Hello from new Intern Sarah Wurst

*Note from the Program Director: We are thrilled to welcome our 5th class of Abundant Table Interns! Over the next month you will meet our two new interns Sarah Wurst (intro below) and Jeannette Ban, as well as, hear from our second year intern Angela Schultz. Thanks to all of you out there for your support and helping create the space for these amazing people to spend a year working with the Abundant Table and wider community to improve our food system and reconnect to our sacred places.

-Sarah Nolan, Program Director



My name is Sarah Wurst, and it is a pleasure to introduce myself as part of the 13′-14′ Abundant Table Intern Class.  I am now a month into holding Abundant Table’s new intern position with Oxnard CityCorps, and finding much love, excitement and challenge there.


Here’s a picture of my friend Dawa and me at FoodWorks Farm in Portland, Oregon, which was my home this past year.

 I am coming to The Abundant Table after two years serving with the Jesuit Volunteer Corps Northwest, one year on the Crow Indian Reservation in Montana and one year with Sisters of the Road Cafe, a food-centered community space for people experiencing poverty and homelessness in Old Town Portland, Oregon.  While I had some hands-on experience with Food and Faith in these two settings (which I will tell you more about later), my story with these two themes starts long, long before that.



My Dad and I gardening in Nebraska.


 I grew up in Grant, Nebraska, but this story begins in eastern Nebraska, home of my grandparents Howard and Marvene Wurst.  My Grandpa Howie is probably one of the most influential figures in my life as far as introducing the intersection of farming, food, and living out a Christian calling.  Alternatively, his basement has been filled with thousands of bulbs and heating lamps or boxes of food from Food Net: an organization that he and my Grandma Marvene run in Milford, Nebraska.  Far past his own retirement from being a farmer and mechanic, Grandpa became the town gardener (creating beautiful flower beds around the city), baker (sharing cinnamon rolls and other goodies with local businesses) generally lovely and generous human being (taking the French Bulldogs, which he and Grandma breed, to the local nursing homes to visit and cheer) and, of course, running a one-couple-show nonprofit.  I am so grateful to have basked in his excellent example of service and joy throughout my growing up and even now into adulthood.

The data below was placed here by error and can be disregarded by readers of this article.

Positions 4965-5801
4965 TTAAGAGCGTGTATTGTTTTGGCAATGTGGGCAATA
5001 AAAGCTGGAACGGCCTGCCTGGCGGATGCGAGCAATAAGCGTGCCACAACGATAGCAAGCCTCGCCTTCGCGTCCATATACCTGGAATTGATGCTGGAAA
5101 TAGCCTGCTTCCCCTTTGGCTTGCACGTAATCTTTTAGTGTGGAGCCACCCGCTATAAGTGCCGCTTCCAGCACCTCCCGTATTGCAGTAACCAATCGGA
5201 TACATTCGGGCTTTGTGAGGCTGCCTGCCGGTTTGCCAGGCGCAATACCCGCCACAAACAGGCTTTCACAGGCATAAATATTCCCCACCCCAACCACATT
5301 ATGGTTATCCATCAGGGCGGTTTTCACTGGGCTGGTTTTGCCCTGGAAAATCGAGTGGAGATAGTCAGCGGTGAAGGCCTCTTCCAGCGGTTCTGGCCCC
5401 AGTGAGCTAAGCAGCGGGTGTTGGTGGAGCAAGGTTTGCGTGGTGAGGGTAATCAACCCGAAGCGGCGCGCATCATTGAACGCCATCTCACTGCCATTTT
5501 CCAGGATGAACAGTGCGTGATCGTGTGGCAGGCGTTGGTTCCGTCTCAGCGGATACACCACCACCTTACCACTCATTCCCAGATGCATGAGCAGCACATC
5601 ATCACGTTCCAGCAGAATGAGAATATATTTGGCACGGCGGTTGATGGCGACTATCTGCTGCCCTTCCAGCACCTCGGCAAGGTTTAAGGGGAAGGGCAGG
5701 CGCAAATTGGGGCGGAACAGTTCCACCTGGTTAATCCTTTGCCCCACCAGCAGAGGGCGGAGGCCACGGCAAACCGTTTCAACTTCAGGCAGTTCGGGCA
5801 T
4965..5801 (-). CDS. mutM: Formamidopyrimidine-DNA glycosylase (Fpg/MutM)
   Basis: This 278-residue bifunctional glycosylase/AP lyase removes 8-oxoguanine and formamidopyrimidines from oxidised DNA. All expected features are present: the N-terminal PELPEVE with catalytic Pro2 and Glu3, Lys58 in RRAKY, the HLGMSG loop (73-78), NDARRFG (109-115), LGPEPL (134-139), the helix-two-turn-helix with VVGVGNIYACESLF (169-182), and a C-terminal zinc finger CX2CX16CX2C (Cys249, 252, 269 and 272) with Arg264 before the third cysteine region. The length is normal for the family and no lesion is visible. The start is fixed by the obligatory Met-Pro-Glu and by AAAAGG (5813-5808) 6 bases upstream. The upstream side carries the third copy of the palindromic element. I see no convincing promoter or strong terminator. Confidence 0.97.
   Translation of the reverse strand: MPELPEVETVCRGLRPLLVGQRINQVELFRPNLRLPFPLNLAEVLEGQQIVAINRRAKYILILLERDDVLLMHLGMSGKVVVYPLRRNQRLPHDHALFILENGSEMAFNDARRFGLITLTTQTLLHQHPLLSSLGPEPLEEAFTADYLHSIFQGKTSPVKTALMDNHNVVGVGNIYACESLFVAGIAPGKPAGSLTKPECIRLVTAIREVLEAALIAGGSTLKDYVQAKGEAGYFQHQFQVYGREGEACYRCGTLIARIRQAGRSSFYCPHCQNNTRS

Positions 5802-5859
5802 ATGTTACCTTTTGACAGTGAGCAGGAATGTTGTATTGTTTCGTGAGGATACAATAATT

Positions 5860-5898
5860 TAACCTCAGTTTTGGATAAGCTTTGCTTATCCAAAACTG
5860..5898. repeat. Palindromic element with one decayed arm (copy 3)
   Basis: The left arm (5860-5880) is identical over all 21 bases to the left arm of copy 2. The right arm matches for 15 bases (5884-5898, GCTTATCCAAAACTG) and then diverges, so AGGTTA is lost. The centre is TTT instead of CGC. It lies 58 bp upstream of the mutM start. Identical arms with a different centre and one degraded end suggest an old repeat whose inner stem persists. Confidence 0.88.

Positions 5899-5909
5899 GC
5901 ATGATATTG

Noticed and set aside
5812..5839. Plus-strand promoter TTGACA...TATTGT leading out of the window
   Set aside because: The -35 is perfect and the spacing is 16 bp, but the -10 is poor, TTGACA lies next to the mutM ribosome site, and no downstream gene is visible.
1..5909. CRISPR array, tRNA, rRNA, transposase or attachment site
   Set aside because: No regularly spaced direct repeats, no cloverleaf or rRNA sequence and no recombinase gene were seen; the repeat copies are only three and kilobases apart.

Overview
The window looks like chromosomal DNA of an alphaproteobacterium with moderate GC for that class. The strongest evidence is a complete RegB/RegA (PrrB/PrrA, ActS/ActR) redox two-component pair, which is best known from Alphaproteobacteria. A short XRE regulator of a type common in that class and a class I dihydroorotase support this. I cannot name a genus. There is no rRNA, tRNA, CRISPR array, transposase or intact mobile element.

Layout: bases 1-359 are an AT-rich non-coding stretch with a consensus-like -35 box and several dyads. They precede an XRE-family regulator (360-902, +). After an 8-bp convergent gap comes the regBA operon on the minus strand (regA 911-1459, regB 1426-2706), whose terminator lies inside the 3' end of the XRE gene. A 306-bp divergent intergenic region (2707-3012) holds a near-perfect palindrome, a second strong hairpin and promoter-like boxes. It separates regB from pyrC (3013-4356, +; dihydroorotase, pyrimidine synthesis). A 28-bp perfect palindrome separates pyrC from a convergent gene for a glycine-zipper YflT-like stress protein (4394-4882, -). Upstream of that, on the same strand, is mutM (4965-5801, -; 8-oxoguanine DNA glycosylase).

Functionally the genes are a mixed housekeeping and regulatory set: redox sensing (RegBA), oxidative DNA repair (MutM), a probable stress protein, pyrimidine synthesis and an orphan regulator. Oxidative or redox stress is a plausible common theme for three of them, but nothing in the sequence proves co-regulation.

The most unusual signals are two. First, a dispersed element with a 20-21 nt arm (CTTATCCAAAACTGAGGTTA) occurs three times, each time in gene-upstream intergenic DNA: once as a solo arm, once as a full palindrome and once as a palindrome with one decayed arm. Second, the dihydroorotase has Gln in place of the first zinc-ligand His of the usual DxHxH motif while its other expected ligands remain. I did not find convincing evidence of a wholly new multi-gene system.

I attended college at St. Ambrose University in Davenport, Iowa, where I triple majored in Fine Art (Painting), English and Theology.  This was a really beautiful combination that allowed me to develop holistically in all three of these areas and explore the intersection of art, storytelling, faith and justice.  Environmental and Anti-War activism were also a big part of my college experience, and my cumulative projects in all three of my majors (two theses and one art show) dealt with Ecological Theology.  I would also say that imagination and visioning new ways of living in mutual beneficial relationship with the whole of creation was a common thread.


One of the 5’ by 2 ½’ oil paintings from my Senior Honors Show: Bewilder.

 I am so happy to be spending time at the Abundant Table Farm and Community Roots Garden this year.  The snippets of this kind of work that I have experienced have been the highlights of my last two years living in community and living service: attending Master Gardener courses and teaching gardening classes at Pretty Eagle Catholic Academy in Montana, or volunteering at FoodWorks: the farm from which much of our produce at Sisters of the Road is sourced.


 What I am most looking forward to about this year is slowing down and learning from the garden, the plants, and the worms in the compost bin.  I am a believer that you start to become what you surround yourself with, soaking in the beauty, vulnerability and creativity of what is around you.  This year, I am hoping to learn from the garden.  Take from this awesome process of nutrients in the soil nurturing seeds, which become life-filled plants, which produce food for us to eat, so we can too be nourished by all that wonderful life.  This process has already been at work in me during my first month here, and I can’t wait to experience it more and more!


A picture of me and my friend Vivian, pretending to be sprouting trees.




  1. you are such a fabulous human being, Sarah! And artist, thinker, writer and inspiration.

    • Thank you, Lauren! I could easily say the same things about you, adding in earth-care-taker and Lorax. 🙂 The invitation is still open for you to come visit the garden and farm!

  2. Now wait. Sarah? You told me you WERE a sprouting tree. Now what are you saying?

  3. Hello there! This post could not be written any better!

    Reading through this post reminds me of my old room
    mate! He always kept chatting about this. I will
    forward this post to him. Pretty sure he will have a good read.

    Thanks for sharing!

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